PL: Do you plan on playing any
of the other non-hold’em events?
LL: No, I’m not very strong
in those other games and I never play in a game
that I don’t have an edge. You never want
to play in a game when you know you’re the
donkey. Until I’m at the same level at Stud
and Omaha that I am with hold’em, I’ll
stick with hold’em.
PL: There’s enough hold’em
to play anyhow...
LL: Exactly...the rest of the
time I’ll just enjoy the sun!
PL: You also play some online
and don’t seem to shy away from the big
online names, you played a live $600k heads-up
match with Eric Sagstrom (Eric123) and have played
Dustin “Neverwin” Woolf, how did that
Sagstrom match come about?
LL: We were both playing in
the $200/$400 game on MartinsPoker heads up and
he was catching cards and I was running bad and
was stubborn and didn’t quit when I should
have. I ended up losing $32k and later on someone
told me that he called me a bitch in Swedish.
So Martin had a talk with him and told Eric that
he didn’t think that Eric could beat me
live heads-up, so we agreed to the three matches.
We decide on three because one match wouldn’t
really prove anything.
I won two out of three, there was a lot of luck
involved and he’s a great player. There
were ALOT of bad beats.
PL: It was a limit game, so
you couldn’t just shove your chips in and
get lucky so it probably took a long time.
LL: In a heads-up match like
that there is a lot of luck involved, there is
also a lot of skill but the luck ran both ways
for each of us. (To read a detailed account of
the match: Click
PL: On your website LizLieu.net
you’re described as a poker diva, what exactly
is a poker diva?
LL: Other players actually gave
me that name...
PL: Do you consider yourself
LL: Well there are a couple
ways the word diva can be taken, good and bad
(laughs). A poker diva is just someone who’s
good at what they do...right? I’m not saying
I’m the best, just that I’m good at
what I do. I also have expensive tastes in clothing
and my lifestyle got the other players to give
me that nickname.
PL: You WERE easy to spot at
last years WSOP...
LL: Laughs...why was that?
PL: Uhhh...the ipod headphones...and
the colorful dress...
LL: I didn’t have my ipod
on ALL the time! Everybody in that room has an
PL: What do you listen to while
LL: A lot of hip hop, some reggae,
love songs, it depends on the mood. No alternative
and No rock-n-roll.
PL: I’ve tried the ipod
before, but it seems to interfere with my interaction
at the table, how does it affect your listening
to the table talk and getting a feel for the table?
LL: To tell you the truth, I
am so used to wearing it...I was playing a tourney
at Foxwoods and it was so big they had some of
us playing in the main poker room which didn’t
allow ipods...I couldn’t wait for them to
break our table.
PL: Early in tournaments I can
definitely see the advantage to an ipod so stave
off some of the boredom...last year I saw one
player watching “The color of money”
on a small DVD player...that guy was bored...
LL: Laughs...especially in tournaments...it
gets so boring because some players play so slow.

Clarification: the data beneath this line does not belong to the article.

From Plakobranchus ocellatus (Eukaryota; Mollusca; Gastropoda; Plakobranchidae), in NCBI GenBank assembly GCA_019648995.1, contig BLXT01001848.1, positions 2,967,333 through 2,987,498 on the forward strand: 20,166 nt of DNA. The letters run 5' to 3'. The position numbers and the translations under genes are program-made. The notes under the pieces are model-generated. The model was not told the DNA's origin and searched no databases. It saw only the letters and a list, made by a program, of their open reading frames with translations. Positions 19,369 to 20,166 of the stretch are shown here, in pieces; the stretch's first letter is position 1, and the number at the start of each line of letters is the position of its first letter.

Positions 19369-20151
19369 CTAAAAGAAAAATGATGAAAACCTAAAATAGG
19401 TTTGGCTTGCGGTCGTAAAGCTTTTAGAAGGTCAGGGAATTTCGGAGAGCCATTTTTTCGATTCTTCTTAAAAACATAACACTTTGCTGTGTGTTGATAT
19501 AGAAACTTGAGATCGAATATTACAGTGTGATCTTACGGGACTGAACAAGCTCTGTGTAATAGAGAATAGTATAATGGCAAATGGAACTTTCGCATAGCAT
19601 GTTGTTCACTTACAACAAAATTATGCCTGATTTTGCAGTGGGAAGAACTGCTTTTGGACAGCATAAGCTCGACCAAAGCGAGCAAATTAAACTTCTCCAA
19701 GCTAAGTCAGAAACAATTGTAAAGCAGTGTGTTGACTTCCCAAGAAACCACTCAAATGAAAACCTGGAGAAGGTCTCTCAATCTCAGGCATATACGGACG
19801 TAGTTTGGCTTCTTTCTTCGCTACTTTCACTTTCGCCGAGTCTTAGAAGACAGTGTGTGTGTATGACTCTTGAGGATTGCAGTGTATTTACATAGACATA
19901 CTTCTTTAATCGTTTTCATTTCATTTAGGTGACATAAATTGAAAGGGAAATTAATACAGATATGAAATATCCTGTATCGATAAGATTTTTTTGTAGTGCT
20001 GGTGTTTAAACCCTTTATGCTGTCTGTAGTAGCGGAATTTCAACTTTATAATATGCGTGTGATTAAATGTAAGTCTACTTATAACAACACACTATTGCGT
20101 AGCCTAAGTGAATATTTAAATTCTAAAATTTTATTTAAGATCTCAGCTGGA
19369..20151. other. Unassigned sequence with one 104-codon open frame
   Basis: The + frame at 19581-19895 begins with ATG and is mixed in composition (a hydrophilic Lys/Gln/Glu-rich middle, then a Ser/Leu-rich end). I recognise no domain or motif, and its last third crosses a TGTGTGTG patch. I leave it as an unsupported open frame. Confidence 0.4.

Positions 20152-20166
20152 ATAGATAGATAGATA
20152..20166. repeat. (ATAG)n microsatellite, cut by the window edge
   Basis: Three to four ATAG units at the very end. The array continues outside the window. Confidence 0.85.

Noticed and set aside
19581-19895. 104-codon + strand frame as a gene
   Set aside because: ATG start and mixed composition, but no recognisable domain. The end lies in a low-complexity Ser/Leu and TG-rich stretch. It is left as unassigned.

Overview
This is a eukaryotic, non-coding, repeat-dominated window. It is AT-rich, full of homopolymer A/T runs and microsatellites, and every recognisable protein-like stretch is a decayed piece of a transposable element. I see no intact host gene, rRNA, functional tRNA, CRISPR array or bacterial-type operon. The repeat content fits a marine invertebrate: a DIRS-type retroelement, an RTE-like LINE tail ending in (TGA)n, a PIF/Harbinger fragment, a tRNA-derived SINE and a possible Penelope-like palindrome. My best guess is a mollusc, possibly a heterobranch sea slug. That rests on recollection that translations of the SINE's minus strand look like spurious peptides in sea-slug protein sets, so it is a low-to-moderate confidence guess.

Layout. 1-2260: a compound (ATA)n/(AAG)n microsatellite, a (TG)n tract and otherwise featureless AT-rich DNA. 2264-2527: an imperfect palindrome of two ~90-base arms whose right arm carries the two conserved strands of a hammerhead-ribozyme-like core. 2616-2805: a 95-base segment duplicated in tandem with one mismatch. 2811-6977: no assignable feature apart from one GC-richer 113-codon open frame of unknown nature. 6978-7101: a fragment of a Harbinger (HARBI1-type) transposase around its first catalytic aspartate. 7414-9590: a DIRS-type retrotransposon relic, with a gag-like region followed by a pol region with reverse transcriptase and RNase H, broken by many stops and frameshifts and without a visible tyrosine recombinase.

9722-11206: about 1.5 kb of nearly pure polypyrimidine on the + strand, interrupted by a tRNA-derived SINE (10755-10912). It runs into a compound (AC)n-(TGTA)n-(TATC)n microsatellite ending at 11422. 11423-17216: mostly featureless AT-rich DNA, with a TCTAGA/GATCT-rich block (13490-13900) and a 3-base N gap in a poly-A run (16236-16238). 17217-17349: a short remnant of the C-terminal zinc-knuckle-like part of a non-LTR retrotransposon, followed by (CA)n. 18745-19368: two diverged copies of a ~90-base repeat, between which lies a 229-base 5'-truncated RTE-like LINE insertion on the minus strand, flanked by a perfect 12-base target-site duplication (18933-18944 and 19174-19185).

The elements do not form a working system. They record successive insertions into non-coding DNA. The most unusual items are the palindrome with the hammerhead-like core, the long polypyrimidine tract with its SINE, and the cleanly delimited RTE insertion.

I think some do it on purpose to put players on
tilt. It has its pluses and minuses, you may miss
some vocal tells, but sometimes especially for
a girl it’s a good excuse to not have to
talk to someone.
PL: Any advice for young players
to turn pro?
LL: Don’t play it! It
is not as easy as people make it out to be, it’s
very very stressful. The lifestyle is great but
it’s such a roller coaster that it’s
PL: Do you still enjoy playing
the game or do you get burned out?
LL: I haven’t played a
lot of live games lately due to all the travel
so I’ve played a lot online on MartinsPoker,
so I haven’t had a chance to get burned
out. I’ve really gotten into online lately
and to tell the truth, I’ve learned a lot
playing online. The foreign players are very very
good and I’ve picked up on a lot of things.
PL: You used to work as a poker
dealer in the past? How did you like it?
LL: I really didn’t work
that much, I really did it to get the experience
because I wanted to become a pro. It was one of
the best ways to learn the game, I’d try
and put the players on a hand and see if I was
PL: So would you recommend becoming
a dealer to someone who wanted to learn and become
LL: No...When I dealt the majority
of the dealers would get knots in their shoulder
and back muscles from all the repetition. I feel
for the dealers, they have a tough job.
PL: We’ve talked to a
lot of young male players and they’ve talked
about how hard it is to maintain a relationship
due to the poker lifestyle, do you find the same
thing as a woman?
LL: Yes...it is very difficult.
You need to find someone that understands the
poker lifestyle. If you end up with a guy who’s
not a poker player and you come home and tell
them, “Oh honey, I just lost sixty thousand”...they
would hit the roof...they wouldn’t understand.
On the other hand when you find a poker player,
how many good guys are poker players, how many
of the good ones are already taken?
For me, relationships have been very difficult.
PL: Do you ever see a time when
you might take a step back and only play a few
events per year?
LL: Eventually...but I’m
never going to give up poker. It’s the only
thing I’m really good at and interested
in. However, I don’t want to be playing
poker 24/7 when I’m older, I want to do
other things as well. The way poker is booming
there are all kinds of opportunities; you never
know I might get lucky.
PL: Seems like there is a new
poker show every week...how do you like playing
the made for TV events? They seem to be good exposure?